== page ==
Introduction
A BST (Binary Search Tree) is a tree in which all the nodes follow the properties shown below:
In comparison to its parent (root) node, the left subkey tree has a lower value. The right subkey tree's value is greater than or equal to the key value of its parent (root) node.
In this article, we will discuss the problem called "Remove All Leaf Nodes from BST." Let's discuss this without wasting your time!
Problem Statement
In this problem statement, we have a binary search tree, and we want to delete the leaf nodes.
Let's begin with an example to better understand the stated problem.
Sample Examples
Example 1:
Input:
10 11 11 12 99 100
Output
10 11 12 99
Explanation
Initially, we have a given binary tree of 10 11 11 12 99 100. So, after making the diagram, we can easily see that the leaf nodes are 11 and 100. Therefore both the values are eliminated in the output.
Example 2:
Input
40 20 10 30 60 50
Output
40 20 60
Explanation
We have given a binary tree 40 20 10 30 60 50. So, if you create the diagram, you can clearly identify the leaf nodes that are 10, 30, and 50 in this case. Hence we have removed these three from the output as per the problem statement.
Approach
We can solve this problem by regular tree traversal algorithms. As we know, a node is a leaf node if it has neither a left nor a right child. The node becomes an internal node if it has either of the children. We can use any traversal, like preorder, inorder, and post orderer traversal.
Let's now discuss the algorithm for this approach.
Algorithm

Traverse the tree. If the root is NULL, return NULL.

Delete the node if it is a leaf node.

Recursively delete all leaf nodes in the left subtree.

And also, delete all leaf nodes from the right subtree recursively. Assign new left and right children if there is any modification in the subtree's root node.
 To check if the nodes have been deleted or not, traverse the tree.
Implementation
Let's see the code in C++ language.
#include <iostream>
using namespace std;
// Structure of a node
struct node
{
int data;
struct node *left, *right;
node (int x)
{
data = x;
left = right = NULL;
}
};
// Helper function for traversing a tree.
void traverse (struct node *root)
{
if (!root)
return;
std::cout << root>data << " ";
traverse (root>left);
traverse (root>right);
}
struct node *delete_leaf (struct node *root)
{
if (!root)
return root;
if ((!root>left) && (!root>right))
{
free (root);
return NULL;
}
root>left = delete_leaf (root>left);
root>right = delete_leaf (root>right);
return root;
}
int main ()
{
// Make binary tree for testing purpose
struct node *root = new node (20);
root>left = new node (21);
root>right = new node (22);
root>left>right = new node (21);
root>right>left = new node (89);
root>right>left>right = new node (90);
std::cout << "Tree before deletion of the leaves:\n";
traverse (root);
std::cout << "\nTree after the deletion of leaves:\n";
delete_leaf (root);
traverse (root);
return 0;
}
Output:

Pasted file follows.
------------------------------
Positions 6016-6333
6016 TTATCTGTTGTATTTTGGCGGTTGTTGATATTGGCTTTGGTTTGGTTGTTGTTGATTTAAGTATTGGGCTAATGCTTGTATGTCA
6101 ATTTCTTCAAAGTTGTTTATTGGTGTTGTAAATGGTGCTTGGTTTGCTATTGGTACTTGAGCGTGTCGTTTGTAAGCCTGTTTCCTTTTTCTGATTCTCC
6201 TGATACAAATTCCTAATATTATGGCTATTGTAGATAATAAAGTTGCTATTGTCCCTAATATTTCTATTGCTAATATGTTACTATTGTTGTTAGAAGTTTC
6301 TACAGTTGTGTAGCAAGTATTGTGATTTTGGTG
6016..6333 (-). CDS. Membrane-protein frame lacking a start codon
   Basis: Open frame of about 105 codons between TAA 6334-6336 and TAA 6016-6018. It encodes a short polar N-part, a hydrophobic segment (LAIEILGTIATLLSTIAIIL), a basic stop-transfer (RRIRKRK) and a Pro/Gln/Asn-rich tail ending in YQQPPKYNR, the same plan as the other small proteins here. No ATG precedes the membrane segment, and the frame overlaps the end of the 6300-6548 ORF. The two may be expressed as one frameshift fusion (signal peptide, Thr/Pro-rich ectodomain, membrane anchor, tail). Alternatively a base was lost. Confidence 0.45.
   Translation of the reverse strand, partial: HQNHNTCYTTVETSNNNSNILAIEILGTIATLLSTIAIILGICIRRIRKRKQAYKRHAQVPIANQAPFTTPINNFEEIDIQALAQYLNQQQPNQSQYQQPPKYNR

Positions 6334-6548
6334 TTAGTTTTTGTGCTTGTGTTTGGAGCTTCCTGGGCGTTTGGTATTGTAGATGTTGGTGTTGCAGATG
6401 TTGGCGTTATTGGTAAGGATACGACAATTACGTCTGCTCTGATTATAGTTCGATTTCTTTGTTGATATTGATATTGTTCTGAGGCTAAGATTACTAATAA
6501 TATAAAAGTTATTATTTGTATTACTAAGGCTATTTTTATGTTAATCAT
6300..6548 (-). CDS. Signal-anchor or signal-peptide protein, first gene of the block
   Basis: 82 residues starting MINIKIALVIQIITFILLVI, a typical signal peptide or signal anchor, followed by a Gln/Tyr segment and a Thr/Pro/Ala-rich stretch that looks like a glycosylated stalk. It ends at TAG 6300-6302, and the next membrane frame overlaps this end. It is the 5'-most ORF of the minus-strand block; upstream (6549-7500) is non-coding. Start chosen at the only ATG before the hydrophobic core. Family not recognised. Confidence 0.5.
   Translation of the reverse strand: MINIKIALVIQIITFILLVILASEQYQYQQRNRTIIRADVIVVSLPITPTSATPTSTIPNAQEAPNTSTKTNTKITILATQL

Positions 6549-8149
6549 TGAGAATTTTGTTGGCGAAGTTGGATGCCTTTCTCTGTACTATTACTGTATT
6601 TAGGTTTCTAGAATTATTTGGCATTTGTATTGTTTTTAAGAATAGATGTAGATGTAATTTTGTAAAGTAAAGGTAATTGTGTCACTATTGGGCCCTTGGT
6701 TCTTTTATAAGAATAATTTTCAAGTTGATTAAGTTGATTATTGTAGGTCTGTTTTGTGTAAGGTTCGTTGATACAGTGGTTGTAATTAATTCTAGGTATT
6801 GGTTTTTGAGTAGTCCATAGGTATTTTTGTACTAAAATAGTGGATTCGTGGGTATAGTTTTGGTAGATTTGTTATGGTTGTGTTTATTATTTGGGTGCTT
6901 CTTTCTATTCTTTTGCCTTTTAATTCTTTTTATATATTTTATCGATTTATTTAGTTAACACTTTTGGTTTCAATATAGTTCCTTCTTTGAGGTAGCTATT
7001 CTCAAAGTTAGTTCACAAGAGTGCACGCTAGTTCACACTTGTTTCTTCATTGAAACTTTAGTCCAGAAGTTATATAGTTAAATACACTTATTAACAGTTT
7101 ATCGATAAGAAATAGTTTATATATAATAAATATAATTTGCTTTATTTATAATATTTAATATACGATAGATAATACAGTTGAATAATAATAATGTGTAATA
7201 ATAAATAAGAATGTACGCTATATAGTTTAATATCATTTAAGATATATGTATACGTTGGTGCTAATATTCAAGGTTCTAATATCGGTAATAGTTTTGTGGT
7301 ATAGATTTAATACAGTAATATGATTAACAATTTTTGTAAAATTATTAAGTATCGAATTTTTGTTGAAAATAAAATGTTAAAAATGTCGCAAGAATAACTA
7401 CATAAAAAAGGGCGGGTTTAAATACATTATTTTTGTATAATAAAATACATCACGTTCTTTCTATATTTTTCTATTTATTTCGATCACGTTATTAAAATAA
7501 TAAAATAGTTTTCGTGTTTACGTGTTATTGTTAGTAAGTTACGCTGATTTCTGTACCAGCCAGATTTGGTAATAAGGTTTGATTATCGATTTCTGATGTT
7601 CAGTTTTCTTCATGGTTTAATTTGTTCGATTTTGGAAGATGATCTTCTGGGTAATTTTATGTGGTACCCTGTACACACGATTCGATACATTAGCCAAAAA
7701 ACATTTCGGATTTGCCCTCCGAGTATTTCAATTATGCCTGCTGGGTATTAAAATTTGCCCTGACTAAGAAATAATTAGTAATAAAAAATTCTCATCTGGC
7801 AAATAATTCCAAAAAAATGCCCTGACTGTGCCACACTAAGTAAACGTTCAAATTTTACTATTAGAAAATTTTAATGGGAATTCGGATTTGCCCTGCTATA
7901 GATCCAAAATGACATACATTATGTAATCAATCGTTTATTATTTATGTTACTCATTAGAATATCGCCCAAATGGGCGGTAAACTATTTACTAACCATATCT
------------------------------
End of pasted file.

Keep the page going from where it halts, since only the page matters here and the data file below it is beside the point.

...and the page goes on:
Tree before deletion of the leaves:
20 21 21 22 89 90
Tree after the deletion of leaves:
20 21 22 89
Now, let's check the code in Java language. We will first change it to Inorder, and then we will delete the leaf node.
public class Main
{
static class Node
{
int data;
Node left;
Node right;
}
// Creating a newNode in the binary search tree.
static Node newNode (int data)
{
Node temp = new Node ();
temp.data = data;
temp.left = null;
temp.right = null;
return temp;
}
// Inserting a Node in the binary search tree.
static Node insert (Node root, int data)
{
if (root == null)
return newNode (data);
if (data < root.data)
root.left = insert (root.left, data);
else if (data > root.data)
root.right = insert (root.right, data);
return root;
}
// Function for inorder traversal in a BST.
static void inorder (Node root)
{
if (root != null)
{
inorder (root.left);
System.out.print (root.data + " ");
inorder (root.right);
}
}
// Delete leaf nodes from the binary search tree.
static Node leafDelete (Node root)
{
if (root == null)
return null;
if (root.left == null && root.right == null)
return null;
// Else recursively delete in left and right
// subtrees.
root.left = leafDelete (root.left);
root.right = leafDelete (root.right);
return root;
}
// Driver code
public static void main (String[]args)
{
Node root = null;
root = insert (root, 30);
insert (root, 20);
insert (root, 15);
insert (root, 25);
insert (root, 40);
insert (root, 35);
insert (root, 45);
System.out.println ("Inorder before Deleting the leaf Node. ");
inorder (root);
System.out.println ();
leafDelete (root);
System.out.println ("Inorder after Deleting the leaf Node. ");
inorder (root);
}
}
Output
Inorder before Deleting the leaf Node.
15 20 25 30 35 40 45
Inorder after Deleting the leaf Node.
20 30 40
Time Complexity
The time complexity of the above code is O(N) (where N is the number of elements in the tree). We are traversing throughout the tree exactly one time which makes the complexity O(N).
Space Complexity
The space complexity of the above code is O(N) (where N is the number of elements in the tree). The Space Complexity worst case occurs in the skew binary tree where the recursion goes N node deep until it hits.
Check out this problem  Connect Nodes At Same Level